Meaningful careers: Employment decisions among Indigenous art centre workers in remote Australia
Academy of Management
Place of Publication
School of Business & Law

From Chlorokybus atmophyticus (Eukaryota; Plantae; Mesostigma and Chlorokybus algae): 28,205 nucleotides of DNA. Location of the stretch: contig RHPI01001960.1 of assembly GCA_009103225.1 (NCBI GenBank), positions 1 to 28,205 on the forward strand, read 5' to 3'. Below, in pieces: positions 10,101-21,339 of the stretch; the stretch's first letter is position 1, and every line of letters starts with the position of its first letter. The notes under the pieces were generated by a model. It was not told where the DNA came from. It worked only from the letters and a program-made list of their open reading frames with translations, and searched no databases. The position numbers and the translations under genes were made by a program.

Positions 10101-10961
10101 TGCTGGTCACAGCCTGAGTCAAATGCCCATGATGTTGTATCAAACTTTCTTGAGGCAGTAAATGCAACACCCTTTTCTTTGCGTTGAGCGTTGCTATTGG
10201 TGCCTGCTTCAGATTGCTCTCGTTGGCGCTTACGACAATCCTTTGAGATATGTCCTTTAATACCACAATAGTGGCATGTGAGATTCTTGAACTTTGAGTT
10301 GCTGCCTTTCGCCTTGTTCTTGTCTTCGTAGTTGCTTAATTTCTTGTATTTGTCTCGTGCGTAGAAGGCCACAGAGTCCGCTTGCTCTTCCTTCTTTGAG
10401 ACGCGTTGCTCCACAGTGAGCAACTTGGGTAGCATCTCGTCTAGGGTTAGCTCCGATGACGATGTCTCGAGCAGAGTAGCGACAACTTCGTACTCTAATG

This study investigates the reasons behind why Indigenous workers decide to work or leave their positions in Indigenous art centres in remote areas of Australia. This has significance for management, in helping motivate Indigenous workers in terms of economic participation in highly remote areas and thereby “closing the gap” in terms of socio-economic disadvantage. It contributes to theory by integrating social exchange theory and indigenous standpoint theory by examining the factors behind labour force participation among Indigenous Australians in these art centres through an Indigenous epistemological approach. This was a qualitative study primarily using structured in-depth interviews of 24 Indigenous art centre workers working in art centres in remote Australia. The study adds to the few field studies that have investigated issues related to recruitment and retention of Indigenous workers in the creative arts sector in remote areas by exploring the views of Indigenous arts practitioners at the grass roots level which has had limited research to date. It contributes to the literature by extending and interpreting social exchange theory from a more culturally specific Indigenous interpretive perspective that also incorporates the context of their remote communities in understanding career deliberations, an aspect that has not traditionally been studied.